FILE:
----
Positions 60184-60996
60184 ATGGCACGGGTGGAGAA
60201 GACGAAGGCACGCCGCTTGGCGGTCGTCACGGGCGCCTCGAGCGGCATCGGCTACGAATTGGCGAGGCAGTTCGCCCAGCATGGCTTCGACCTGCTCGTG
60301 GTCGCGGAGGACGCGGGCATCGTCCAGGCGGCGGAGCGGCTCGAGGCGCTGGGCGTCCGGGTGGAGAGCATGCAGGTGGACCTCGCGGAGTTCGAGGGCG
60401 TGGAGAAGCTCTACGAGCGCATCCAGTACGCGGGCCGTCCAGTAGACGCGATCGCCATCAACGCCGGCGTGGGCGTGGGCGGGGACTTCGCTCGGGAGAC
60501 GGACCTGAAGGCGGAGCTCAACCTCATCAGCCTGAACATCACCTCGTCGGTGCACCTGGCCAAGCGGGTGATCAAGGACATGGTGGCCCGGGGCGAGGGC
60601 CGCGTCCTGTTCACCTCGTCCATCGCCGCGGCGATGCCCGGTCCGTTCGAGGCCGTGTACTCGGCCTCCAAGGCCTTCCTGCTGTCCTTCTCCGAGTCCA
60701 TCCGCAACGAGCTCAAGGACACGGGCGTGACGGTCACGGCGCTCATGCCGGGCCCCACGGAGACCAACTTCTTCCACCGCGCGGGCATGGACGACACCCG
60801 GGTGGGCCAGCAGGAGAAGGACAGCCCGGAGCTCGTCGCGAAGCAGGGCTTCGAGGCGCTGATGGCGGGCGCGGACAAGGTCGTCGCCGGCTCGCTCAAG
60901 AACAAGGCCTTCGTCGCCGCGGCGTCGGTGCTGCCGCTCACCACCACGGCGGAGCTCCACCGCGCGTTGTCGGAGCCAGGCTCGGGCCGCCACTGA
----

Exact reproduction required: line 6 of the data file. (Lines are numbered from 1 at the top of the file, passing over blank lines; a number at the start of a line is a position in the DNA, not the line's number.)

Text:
60501 GGACCTGAAGGCGGAGCTCAACCTCATCAGCCTGAACATCACCTCGTCGGTGCACCTGGCCAAGCGGGTGATCAAGGACATGGTGGCCCGGGGCGAGGGC